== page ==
There is possibly no better representation of the pervasive power of traditional hierarchy in astrology than the excessively simplistic method used by ancient astrologers to order the rulers of the various sections of the body.
After it was decided that Aries would be the “first” sign, all else unfolded as though fated (when in fact, there was nothing fated about deciding that the sign coincident with the Vernal equinox would represent the birth of the new year. If anything, you can attribute that designation to agricultural and economic reality in an agrarian society, but I digress).
It could be argued that without Roman Marcus Manilius’ Astronomica we wouldn’t have come to believe, as early as the first century A.D., that Aries “should” rule the head, Taurus the throat, Gemini the lungs, arms and shoulders, etc. I sometimes wonder if things were just simpler for people of Rome in 1 A.D. or something, but Manilius was a Stoic, and Stoics had a tendency to think reductively, so maybe that’s where astrological principles really come from: ancient philosophers.
Interestingly, there was a conference held in 2008 at Columbia University in New York called “Forgotten Stars: Rediscovering Manilius’ Astronomica“ that attempted to reclaim Manilius’ work, but not coincidentally was also an attempt to resurrect astrology as a subject worthy of scholarly attention. Here is one of the abstracts from that conference, which I include because I was cheered by the writer’s attitude (you know how depressed I get when people reject astrology out-of-hand; such a backward attitude, I always think):
The Logic of Astrology
I plan to extend the argument of my recent paper, “Probing the Entrails of the Universe: Astrology as Bodily Knowledge in Manilius’ Astronomica” (in König and Whitmarsh, Ordering Knowledge in the Roman Empire [Cambridge 2007] 229-41) by examining in greater detail the physical premises that sustain belief in astrology. My tentative argument is that astrology should be grouped with other ancient practices and beliefs that resist the tyranny of Aristotelian science, with its disavowal of the experiential basis of knowledge. I do not mean to defend astrology, but want to specify its strategic usefulness to Roman thinkers more generally, and Manilius specifically. Especially in the light of contemporary developments in neuroscience, continuity psychology, and evolutionary biology, astrology looks no stranger—indeed may even be more logical—than other ancient modes of thought retroactively privileged by the modern academy.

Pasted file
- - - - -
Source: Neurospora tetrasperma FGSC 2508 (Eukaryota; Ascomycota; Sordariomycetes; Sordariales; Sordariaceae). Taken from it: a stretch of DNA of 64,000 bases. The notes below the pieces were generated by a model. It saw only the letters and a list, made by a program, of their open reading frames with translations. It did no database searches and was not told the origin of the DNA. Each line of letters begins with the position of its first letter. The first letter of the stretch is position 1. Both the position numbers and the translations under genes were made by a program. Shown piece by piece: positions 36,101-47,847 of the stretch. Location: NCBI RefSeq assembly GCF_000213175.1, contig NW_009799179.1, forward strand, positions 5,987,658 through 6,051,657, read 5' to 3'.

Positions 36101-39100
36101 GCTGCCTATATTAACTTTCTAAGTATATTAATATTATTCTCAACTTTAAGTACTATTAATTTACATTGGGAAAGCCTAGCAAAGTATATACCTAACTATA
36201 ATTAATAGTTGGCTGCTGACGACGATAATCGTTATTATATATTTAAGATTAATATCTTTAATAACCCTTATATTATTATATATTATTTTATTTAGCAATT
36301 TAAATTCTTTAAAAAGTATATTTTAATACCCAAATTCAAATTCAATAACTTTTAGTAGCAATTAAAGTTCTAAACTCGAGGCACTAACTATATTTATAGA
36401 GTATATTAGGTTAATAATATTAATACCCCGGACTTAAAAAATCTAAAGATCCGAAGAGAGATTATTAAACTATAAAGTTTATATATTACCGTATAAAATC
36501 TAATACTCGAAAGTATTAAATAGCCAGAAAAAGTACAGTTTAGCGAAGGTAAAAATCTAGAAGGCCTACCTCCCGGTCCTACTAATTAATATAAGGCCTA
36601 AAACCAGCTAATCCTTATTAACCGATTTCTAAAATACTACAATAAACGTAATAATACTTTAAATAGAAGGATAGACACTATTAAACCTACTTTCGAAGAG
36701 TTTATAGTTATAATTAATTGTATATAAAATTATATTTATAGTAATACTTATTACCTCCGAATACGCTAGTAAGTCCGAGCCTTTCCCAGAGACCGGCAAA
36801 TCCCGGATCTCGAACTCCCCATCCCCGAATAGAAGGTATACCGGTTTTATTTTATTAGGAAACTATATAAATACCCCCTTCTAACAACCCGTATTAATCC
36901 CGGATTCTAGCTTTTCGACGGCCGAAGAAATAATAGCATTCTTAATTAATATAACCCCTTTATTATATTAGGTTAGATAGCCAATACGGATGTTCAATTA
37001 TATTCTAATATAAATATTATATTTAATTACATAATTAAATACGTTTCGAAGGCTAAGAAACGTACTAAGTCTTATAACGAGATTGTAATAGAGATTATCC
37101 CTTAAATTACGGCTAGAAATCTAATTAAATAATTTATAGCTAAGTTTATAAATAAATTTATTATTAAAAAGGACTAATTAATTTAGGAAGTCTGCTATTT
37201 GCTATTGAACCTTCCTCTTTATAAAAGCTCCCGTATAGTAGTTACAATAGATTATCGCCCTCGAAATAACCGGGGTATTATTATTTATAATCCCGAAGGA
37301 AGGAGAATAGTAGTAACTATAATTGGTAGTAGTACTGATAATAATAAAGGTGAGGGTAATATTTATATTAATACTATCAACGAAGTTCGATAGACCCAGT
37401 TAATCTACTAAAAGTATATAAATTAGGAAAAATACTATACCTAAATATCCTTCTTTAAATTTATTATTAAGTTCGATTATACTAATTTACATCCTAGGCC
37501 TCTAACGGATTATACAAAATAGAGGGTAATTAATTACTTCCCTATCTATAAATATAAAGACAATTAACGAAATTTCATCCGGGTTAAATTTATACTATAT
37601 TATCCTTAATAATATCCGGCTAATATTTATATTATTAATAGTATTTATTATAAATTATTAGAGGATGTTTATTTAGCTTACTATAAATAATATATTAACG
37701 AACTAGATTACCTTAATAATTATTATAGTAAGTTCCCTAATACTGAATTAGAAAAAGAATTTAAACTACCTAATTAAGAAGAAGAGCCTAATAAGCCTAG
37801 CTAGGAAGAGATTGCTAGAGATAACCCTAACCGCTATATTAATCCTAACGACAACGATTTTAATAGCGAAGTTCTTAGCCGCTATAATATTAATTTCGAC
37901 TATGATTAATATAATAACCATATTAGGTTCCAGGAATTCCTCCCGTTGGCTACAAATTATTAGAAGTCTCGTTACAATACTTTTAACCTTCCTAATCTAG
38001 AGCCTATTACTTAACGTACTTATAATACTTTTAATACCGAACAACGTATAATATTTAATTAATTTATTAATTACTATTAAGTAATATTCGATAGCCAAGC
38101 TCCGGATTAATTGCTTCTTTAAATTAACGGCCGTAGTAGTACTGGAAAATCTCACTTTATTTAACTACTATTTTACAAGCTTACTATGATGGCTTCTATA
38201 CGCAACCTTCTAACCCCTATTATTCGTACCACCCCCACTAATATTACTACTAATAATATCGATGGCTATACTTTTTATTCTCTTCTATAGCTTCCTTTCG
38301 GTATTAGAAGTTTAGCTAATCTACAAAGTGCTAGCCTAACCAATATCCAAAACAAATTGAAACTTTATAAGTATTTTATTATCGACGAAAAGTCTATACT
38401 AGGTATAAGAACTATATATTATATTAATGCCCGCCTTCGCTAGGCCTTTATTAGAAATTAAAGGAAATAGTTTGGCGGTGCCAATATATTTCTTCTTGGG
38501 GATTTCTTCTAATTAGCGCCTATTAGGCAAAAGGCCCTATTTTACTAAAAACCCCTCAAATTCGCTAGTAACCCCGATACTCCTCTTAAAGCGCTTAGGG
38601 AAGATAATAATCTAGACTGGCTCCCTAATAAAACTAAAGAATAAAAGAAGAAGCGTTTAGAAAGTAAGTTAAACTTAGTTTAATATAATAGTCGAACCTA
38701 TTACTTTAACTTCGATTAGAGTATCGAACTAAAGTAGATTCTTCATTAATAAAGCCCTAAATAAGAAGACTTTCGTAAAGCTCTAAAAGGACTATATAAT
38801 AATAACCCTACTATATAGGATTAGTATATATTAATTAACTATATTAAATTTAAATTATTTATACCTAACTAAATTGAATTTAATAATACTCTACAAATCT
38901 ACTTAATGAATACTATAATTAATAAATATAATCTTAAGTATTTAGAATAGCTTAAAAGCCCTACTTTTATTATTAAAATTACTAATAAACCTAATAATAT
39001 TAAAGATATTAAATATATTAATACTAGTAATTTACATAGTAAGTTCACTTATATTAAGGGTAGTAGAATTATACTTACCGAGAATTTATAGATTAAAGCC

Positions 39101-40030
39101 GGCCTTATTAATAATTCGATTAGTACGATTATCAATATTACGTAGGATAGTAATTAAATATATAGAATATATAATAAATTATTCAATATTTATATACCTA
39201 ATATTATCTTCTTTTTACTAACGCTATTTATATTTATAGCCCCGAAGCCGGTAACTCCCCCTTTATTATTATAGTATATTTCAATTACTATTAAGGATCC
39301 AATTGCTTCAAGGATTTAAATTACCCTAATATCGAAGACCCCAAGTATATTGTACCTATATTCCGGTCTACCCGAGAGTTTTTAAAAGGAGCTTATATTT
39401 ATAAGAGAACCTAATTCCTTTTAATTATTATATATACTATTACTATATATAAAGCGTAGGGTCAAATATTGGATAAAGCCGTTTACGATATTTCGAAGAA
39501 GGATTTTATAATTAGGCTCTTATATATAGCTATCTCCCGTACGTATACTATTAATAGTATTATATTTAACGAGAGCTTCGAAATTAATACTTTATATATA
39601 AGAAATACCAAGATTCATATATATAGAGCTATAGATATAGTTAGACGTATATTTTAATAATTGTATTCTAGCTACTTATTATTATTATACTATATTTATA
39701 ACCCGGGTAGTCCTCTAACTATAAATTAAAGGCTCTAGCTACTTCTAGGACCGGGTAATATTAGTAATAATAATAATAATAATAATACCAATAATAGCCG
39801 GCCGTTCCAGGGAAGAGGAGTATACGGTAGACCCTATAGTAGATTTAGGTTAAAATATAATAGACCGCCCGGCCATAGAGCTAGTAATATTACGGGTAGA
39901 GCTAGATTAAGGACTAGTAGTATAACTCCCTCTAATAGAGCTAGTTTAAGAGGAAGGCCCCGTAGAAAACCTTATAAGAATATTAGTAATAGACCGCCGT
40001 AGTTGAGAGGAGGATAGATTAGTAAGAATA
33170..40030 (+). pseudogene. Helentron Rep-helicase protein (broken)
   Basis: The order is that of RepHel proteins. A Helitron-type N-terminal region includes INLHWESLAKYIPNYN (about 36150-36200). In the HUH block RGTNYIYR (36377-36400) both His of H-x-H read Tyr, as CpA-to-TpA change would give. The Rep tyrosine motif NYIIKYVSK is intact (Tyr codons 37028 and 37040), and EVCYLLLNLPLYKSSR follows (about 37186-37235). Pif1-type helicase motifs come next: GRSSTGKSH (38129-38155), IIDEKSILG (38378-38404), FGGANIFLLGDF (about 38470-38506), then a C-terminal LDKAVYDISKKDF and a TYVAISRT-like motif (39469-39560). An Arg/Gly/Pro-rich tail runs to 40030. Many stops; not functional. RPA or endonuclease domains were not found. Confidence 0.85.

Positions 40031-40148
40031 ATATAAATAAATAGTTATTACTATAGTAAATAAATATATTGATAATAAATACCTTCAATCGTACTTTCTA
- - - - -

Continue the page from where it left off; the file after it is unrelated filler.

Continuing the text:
I am so glad he’s probing entrails. See? That takes us right back to extispicy, and it was high time we remembered that skill. It is to be expected that he cannot feel comfortable “defending” astrology, but at least he feels comfortable bringing it up in the first place. It’s unlikely that mentioning astrology in a university setting would have been possible as little as 10 years ago.
In ancient Greece, medical astrology was called Iatromathematica, or “Doctorly Calculations,” since it involved calculating the positions of the planets to arrive at an assessment of the patient’s condition.
Medical Astrology grew out of Hermetic philosophy, with its guiding principle: As above, so below. As within, so without. In other words, the microcosm of the human body reflects the macrocosm of Nature and the cosmos. The aim of Medical Astrology, like all the world’s great traditional medical systems, is to harmonize the health of the individual with the Universal Life Forces of Nature and the cosmos.
Medical Astrology could be considered as a subspecialty of Greek Medicine. Some, like Hippocrates, were staunch advocates of Medical Astrology, whereas others, like Galen, were of a more dubious and skeptical bent.
Medical Astrology encompasses all uses of astrology in health and healing. Either the natal chart, or horoscope, is used, or a decumbiture chart, drawn up for the place and moment the patient first fell ill, is used.
Uses and Benefits of Medical Astrology
Medical Astrology has a number of distinctive uses and benefits:
Socrates said, “Man, know thyself.” The natal horoscope depicts one’s individual constitutional nature and temperament, which is the key to all diagnosis and treatment in Greek Medicine, with incredible depth and sophistication.
Medical Astrology also elucidates the psychosomatic relationship between mind and body with unparalleled sophistication and depth. The deeper psychological and karmic reasons behind the individual’s illness or condition are also revealed.
Each person, according to their own individual psychosomatic makeup, will respond differently to different therapies and treatments.
I like the following list, culled from Medieval and Renaissance astrology by Peter Morrell:
The Planets govern parts corresponding with the Signs they rule and in which they have their exaltation.
Physiological rulership, in relation to the Signs, is as follows:
Aries: The brain faculties and the distribution of mental and physical energy.
Taurus: Recuperative forces.
Gemini: The breathing and those things connected.
Leo: Distribution of vital forces and especially through the blood.
Virgo: Processes of assimilation and absorption.
Libra: The liquid processes of the body.
Scorpio: Procreation and reproduction.
Sagittarius: The senses, malady as studied through the nerves.
Capricorn: Processes of preservation and reserve of energy.
Aquarius: The circulation and eliminative processes.
Pisces: Perspiration and the lymphatic processes generally.
I like the fact that Pisces gets to rule sweat, but Libra rules the “liquid processes” of the body. I’m not sure how these are different, but I would imagine Medieval astrology would have explained it to me, if only I spoke Latin.
- Astrological Compatibility (astrologycompatibilityx.wordpress.com)